Last week I celebrated my 59th birthday. And, as I do each year, I spent part of the week in retreat and meditation, time in silence with the Sacred, with my soul, and with my own heart. And with my body, without whom there would be no “me” to celebrate.
Our bodies offer us the astonishing miracle of experience. Without my body, this sunny fall afternoon, this soft September air scented with woodsmoke, this brilliant stippling of green and gold leaves trembling on the sturdy branches of trees that reach out to touch scudding white clouds racing across a pale blue sky–none of this beauty and richness would exist for me. Through my body, I breathe in this afternoon. It becomes part of me. And my love and appreciation become part of it. Such glory! Such miraculous, breathtaking, fall-down-on-my-knees-in-gratitude-and-astonishment beauty!
Every experience we have leaves its imprint in our bodies. And because we are not only our unique and particular selves, but also a dancing fractal of an infinite and multi-faceted whole, every experience that anyone has ever had is also accessible to us through our bodies. Every story that was ever lived, imagined, or told, lives within us.
So, as my birthday gift to you, here’s an exercise to begin to explore those stories that live within you. Within your body.
Since these stories are infinite in number, you’ll want to listen first to the ones that have the most urgency, the strongest, clearest voice, in you. And you’ll want to write them down. So find a sturdy notebook and your favourite pen, and set it beside you where you can reach it easily. Curl up in your favourite chair. Or under a tree, or on a log on the beach–someplace where you feel at home, happy to just be, for a while. To be and to explore and to listen for the stories that whisper and shout in your inner ear.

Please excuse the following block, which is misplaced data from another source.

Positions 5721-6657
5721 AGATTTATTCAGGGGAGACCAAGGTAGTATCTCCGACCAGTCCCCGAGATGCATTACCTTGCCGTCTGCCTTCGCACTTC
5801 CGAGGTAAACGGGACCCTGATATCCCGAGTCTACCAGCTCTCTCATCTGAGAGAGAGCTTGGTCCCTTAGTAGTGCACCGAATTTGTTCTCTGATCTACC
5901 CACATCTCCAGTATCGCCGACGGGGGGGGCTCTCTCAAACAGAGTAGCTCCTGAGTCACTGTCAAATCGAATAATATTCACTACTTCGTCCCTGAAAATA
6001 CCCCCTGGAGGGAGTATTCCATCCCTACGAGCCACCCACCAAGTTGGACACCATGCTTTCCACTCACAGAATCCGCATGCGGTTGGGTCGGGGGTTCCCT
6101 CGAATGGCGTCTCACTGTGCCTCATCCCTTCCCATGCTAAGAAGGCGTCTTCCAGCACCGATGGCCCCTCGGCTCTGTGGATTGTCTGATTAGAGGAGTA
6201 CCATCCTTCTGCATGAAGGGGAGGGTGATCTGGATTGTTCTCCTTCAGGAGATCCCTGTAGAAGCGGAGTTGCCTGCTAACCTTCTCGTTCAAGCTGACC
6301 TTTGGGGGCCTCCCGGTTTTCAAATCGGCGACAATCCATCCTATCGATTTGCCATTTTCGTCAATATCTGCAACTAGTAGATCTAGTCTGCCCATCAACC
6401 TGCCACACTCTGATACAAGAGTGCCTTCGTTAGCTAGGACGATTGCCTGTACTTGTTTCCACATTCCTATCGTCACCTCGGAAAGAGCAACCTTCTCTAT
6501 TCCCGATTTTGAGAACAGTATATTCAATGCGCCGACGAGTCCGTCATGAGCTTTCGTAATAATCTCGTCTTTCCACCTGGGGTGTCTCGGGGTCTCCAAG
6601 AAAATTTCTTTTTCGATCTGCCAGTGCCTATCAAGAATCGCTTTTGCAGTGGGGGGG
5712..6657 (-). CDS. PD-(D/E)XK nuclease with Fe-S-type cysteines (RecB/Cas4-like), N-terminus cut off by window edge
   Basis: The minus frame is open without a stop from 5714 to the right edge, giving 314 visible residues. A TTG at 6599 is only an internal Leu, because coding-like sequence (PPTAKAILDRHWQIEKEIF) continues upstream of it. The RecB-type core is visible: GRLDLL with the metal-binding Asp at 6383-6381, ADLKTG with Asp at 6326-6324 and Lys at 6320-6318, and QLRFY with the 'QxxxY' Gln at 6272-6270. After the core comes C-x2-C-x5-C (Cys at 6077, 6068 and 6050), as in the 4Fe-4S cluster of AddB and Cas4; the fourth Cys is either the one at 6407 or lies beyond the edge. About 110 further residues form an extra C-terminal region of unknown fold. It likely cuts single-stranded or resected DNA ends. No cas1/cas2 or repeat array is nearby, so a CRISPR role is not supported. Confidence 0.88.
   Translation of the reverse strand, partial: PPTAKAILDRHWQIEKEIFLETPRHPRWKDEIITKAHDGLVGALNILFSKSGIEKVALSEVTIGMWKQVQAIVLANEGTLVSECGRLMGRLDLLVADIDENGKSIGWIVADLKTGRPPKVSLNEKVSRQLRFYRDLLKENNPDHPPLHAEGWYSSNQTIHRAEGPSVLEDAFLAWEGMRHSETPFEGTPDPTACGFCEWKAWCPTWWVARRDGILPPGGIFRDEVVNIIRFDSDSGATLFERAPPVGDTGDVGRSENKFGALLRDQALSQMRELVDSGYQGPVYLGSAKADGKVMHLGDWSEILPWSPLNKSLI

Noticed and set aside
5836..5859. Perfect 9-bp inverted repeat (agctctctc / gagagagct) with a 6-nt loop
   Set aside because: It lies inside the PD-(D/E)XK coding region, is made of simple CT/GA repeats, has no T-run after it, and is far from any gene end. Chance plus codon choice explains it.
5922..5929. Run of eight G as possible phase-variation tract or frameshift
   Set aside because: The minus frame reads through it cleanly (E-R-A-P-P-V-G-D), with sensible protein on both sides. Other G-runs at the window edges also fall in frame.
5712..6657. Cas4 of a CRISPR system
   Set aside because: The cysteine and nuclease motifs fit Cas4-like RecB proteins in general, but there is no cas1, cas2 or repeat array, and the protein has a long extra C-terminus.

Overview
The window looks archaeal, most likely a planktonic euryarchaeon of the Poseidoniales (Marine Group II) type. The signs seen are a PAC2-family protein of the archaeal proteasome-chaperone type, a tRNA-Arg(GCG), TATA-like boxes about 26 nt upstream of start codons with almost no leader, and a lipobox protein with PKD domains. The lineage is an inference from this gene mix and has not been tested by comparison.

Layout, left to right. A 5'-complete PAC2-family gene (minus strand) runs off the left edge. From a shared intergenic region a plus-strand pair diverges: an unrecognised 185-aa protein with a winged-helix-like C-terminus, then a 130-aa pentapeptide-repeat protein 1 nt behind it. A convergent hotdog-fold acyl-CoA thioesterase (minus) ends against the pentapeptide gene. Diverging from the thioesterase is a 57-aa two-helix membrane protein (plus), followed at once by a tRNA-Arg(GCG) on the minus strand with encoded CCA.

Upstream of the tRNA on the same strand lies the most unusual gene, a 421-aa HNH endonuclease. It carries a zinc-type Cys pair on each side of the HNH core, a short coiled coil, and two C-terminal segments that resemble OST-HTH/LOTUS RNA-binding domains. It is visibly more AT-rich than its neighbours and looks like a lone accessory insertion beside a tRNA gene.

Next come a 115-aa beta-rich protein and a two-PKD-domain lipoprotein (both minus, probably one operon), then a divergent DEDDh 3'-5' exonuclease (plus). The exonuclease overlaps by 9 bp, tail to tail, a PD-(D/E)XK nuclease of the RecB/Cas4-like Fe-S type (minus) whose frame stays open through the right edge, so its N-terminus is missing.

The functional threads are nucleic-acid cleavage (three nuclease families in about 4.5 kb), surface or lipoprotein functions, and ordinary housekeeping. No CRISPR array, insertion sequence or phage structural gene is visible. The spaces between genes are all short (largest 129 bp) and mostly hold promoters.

Ready? This is going to take a while, so make sure you have enough time so that you can fully sink into it, without feeling rushed or distracted.
You may want to read the next bit, and then follow along after reading it through. Or have someone you love read it out loud to you. (I’ll use he or she interchangeably–if there were a gender-neutral pronoun, I’d use that instead.)
Close your eyes, and take a moment to tune into your world. To the sounds you hear, inside you and around you. The soft hiss of your in-breath. The whoosh of your blood in your ears. The chirreee of a bird. The sigh of the wind.
Smell the fragrance of the air around you–feel its coolness at the tip of your nostrils, on your cheeks, on the backs of your hands.
Feel the ground, solid and firm beneath your feet. The touch of your clothing on your skin. Your eyelids resting on your eyes.
Taste the inside of your mouth . . . feel your tongue resting on the floor of your mouth.
Now gently open your left hand and place it on the middle of your chest. Feel your heartbeat under your hand.
Place your right hand on your diaphragm, just below your breast-bone. Feel your diaphragm rise and fall, as you breathe in, as you breathe out.
Breathe in through your heart. . . Let the in-breath flow all the way down to your feet. Let the out-breath flow back up, and out your diaphragm.
Inhale through your heart . . . taking the breath down to your feet . . . following it back up your body and out your diaphragm.
Keep this cycle of breath flowing throughout the rest of this exercise.
Let your breath carry you deeper and deeper into your body. Float your awareness from the surface into the depths . . . into stillness. Into deep listening.